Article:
For an introduction to this series, click here.
April 15, 2007
This second chapter begins with John's first recorded miracle, the changing of water to wine. Many commentators conclude this was probably Jesus' first miracle, but it doesn't necessarily have to be. (I will explain why later, in a couple of days, hopefully.) Jesus comes to a wedding, which in all cultures and in all times is a big deal.
It seems Jesus is dragging His feet here when it comes to performing this miracle. It almost seems like Mary is talking Him into doing it. When Mary comes up to Jesus and tells Him they have no more wine, Jesus said, "Woman, what does this have to do with me? My hour is not yet come." (2:4) But Mary ignores His objections and tells the servants, "Do whatever he tells you." (2:5)
Now we can have a discussion all night about whether or not the wine Jesus made was alcoholic. I personally think it is irrelevant, but some people make a big deal out of it. No matter what people say, you will not find a single verse of scripture that explicitly forbids drinking alcohol. We can also be quite sure that Jesus would not have been providing more booze for a drunken party. Being drunk is always a sin, no matter which way you slice it.
Debating whether or not the wine was alcoholic is really missing the point of the story. The point of the story is that Jesus provided what was needed. It came in a way no one anticipated, and it was more than enough. Jesus will provide our needs, as well. The provision may not be what, when, where and how we expect, but it will be what we really need.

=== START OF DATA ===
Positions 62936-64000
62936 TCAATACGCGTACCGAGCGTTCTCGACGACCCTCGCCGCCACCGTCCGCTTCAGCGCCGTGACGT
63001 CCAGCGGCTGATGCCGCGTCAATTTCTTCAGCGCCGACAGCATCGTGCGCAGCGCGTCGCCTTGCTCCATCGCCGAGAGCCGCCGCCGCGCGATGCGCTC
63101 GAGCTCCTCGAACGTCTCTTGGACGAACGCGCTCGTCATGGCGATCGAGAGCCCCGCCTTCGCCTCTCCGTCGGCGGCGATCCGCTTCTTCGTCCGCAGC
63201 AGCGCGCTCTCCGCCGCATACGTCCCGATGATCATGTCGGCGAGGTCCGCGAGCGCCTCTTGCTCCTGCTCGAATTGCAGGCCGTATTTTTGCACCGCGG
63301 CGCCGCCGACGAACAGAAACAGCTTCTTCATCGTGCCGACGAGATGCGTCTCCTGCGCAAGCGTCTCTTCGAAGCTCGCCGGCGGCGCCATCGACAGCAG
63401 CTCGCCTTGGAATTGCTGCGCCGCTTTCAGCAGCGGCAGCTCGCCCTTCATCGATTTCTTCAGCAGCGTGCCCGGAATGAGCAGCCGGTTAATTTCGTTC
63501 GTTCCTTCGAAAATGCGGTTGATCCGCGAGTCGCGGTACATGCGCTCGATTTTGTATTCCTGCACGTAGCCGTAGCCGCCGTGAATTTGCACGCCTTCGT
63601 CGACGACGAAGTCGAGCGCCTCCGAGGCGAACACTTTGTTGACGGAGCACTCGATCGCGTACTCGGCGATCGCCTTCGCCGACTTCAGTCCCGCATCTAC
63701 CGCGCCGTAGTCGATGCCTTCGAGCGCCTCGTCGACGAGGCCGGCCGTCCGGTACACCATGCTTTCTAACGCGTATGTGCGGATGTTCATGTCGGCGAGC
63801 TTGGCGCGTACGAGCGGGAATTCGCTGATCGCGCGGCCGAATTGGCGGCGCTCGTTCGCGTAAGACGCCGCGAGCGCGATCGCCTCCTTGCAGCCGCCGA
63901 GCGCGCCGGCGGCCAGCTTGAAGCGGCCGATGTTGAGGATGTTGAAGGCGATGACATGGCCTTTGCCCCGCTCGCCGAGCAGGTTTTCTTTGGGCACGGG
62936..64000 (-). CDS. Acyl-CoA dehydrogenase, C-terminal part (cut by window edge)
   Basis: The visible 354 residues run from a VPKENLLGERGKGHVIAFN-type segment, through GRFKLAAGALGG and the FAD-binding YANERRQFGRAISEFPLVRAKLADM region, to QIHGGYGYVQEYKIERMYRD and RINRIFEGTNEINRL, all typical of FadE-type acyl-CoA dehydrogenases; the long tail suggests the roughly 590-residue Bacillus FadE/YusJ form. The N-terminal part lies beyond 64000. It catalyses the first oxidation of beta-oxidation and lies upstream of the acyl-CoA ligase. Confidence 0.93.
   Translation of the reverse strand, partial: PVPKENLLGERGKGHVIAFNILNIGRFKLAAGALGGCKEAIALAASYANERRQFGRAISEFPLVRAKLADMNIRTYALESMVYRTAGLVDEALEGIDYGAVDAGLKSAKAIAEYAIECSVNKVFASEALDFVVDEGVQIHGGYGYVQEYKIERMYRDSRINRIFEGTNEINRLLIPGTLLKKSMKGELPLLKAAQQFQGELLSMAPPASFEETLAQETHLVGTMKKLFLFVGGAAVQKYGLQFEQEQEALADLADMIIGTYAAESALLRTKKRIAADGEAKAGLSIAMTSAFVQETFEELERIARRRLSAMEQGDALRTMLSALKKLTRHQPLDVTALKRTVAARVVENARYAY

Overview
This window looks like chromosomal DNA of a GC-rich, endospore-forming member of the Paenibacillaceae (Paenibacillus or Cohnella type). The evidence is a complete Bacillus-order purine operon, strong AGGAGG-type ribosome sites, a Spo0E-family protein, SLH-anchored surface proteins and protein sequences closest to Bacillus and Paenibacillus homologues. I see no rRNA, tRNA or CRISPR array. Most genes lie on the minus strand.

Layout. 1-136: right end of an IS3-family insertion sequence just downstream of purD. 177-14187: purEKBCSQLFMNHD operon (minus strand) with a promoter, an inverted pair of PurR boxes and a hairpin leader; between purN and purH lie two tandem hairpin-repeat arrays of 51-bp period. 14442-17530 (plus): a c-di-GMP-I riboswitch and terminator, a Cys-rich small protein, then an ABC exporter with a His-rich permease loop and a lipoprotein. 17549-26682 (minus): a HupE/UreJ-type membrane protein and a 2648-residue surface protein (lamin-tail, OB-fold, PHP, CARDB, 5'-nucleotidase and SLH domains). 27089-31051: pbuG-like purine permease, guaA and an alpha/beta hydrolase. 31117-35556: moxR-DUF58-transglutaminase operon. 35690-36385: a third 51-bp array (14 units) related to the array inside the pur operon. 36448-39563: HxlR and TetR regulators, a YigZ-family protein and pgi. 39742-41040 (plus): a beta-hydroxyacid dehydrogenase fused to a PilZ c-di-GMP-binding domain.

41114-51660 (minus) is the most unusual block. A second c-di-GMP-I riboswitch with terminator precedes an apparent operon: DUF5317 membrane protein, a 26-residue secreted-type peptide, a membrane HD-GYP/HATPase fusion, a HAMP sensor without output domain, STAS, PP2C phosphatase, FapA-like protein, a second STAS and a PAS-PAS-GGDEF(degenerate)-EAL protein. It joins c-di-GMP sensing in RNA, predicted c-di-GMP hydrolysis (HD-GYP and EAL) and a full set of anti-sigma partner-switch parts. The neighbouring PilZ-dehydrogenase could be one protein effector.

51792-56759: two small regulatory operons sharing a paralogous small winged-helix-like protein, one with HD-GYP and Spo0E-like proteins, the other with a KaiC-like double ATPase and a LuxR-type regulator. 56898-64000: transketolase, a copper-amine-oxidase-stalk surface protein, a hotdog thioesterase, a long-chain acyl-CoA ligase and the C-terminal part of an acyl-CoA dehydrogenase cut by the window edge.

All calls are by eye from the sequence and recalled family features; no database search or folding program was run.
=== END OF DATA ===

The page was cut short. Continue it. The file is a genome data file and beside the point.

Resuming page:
Next we have the story of Jesus cleansing the Temple. The other Gospels record Jesus cleansing the Temple during the week before his crucifixion, but this is apparently very early in Jesus' ministry. I guess He did it twice, which only goes to prove the tendency everyone has, especially me, of drifting right back into our old ways. The Lord shows us something in our lives, and we change for a while, but then we fall back right into the same old routine. Jesus ran the money changers and the salesmen out of the temple once, and they came right back and set up shop soon after He left.
The last section of this chapter is an example of what I wrote about in the intro about John editorializing: "So the Jews said to him, 'What sign do you show us for doing these things?' Jesus answered them, 'Destroy this temple, and in three days I will raise it up.' The Jews then said, 'It has taken forty-six years to build this temple, and will you raise it up in three days?' But he was speaking about the temple of his body. When therefore he was raised from the dead, his disciples remembered that he had said this, and they believed the Scripture and the word that Jesus had spoken." (2:18-22, ESV)
The Jews were furious with Jesus for what He did, and demanded to know on what authority Jesus was doing these things. Jesus did not give them a straight answer, but gives them a cryptic sign. The other gospels would have stopped right there. But John goes on to mention that after Jesus rose from the dead (Mark and Luke in a way try to keep the Resurrection a secret, telling the story through the viewpoint of the disciples) the disciples remembered this word and believed. John is saying this is what we believe, you need to believe it too.